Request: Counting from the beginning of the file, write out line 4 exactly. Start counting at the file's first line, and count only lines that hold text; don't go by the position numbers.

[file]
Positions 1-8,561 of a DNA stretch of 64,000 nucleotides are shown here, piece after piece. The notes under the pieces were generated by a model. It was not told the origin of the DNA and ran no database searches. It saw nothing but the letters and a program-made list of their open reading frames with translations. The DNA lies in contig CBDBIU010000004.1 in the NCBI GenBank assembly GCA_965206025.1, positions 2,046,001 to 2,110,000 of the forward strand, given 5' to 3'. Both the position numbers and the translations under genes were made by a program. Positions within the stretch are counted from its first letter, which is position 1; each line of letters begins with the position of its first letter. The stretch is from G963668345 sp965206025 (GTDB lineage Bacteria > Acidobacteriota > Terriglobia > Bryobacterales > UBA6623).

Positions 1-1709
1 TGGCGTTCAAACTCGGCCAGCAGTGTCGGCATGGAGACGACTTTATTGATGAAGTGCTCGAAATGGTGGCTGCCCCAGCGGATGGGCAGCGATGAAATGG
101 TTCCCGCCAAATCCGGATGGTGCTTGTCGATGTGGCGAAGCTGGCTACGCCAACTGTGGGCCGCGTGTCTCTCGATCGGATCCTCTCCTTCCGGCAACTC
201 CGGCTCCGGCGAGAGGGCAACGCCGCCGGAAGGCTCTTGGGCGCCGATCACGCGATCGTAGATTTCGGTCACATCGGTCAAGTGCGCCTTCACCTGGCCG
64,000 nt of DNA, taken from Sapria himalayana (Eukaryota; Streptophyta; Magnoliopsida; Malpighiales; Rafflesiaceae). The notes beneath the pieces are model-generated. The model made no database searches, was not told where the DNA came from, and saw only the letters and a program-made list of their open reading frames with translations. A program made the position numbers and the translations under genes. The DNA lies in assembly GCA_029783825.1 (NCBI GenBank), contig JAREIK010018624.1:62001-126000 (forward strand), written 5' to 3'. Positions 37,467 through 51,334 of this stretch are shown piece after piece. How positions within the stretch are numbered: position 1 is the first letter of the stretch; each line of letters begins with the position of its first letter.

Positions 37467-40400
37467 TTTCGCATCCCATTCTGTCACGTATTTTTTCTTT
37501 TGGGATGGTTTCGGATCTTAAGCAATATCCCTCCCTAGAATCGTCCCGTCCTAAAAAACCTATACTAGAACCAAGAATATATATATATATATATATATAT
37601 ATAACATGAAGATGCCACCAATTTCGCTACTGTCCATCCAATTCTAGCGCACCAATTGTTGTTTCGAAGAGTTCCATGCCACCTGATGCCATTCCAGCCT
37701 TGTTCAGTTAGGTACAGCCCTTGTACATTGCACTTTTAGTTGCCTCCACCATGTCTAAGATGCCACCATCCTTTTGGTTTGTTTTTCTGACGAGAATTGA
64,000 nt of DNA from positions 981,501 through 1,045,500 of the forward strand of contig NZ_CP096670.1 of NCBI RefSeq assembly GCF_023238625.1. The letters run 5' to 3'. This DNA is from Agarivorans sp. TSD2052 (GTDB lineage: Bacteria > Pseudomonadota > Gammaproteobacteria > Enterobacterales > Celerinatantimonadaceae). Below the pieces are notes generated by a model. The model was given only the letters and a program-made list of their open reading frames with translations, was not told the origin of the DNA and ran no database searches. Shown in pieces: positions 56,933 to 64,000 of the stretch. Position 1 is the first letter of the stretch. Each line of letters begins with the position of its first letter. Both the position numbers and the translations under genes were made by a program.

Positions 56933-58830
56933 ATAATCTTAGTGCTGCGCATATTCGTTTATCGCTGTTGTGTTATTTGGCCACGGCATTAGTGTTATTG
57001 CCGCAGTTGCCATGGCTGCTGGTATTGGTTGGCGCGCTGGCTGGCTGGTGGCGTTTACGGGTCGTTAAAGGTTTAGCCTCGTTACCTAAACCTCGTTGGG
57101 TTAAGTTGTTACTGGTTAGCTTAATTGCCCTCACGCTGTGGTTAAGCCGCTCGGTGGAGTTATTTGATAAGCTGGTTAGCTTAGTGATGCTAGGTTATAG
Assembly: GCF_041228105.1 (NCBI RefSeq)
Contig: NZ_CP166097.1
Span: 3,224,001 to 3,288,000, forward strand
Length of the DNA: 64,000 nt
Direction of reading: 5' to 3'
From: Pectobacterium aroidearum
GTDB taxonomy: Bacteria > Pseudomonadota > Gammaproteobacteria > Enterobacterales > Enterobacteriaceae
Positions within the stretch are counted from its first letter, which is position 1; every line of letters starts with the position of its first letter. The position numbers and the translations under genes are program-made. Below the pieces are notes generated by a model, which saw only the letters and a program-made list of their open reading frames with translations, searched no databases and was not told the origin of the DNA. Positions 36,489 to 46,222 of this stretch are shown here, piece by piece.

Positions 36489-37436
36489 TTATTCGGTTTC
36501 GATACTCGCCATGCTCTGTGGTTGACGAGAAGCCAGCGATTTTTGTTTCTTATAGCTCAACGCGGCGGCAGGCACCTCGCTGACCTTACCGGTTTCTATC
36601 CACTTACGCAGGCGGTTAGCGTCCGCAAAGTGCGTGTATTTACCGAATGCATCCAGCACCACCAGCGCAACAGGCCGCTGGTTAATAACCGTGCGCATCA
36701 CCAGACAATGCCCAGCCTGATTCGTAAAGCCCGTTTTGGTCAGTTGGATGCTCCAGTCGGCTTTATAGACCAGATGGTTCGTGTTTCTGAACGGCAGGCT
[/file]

101 TTCCCGCCAAATCCGGATGGTGCTTGTCGATGTGGCGAAGCTGGCTACGCCAACTGTGGGCCGCGTGTCTCTCGATCGGATCCTCTCCTTCCGGCAACTC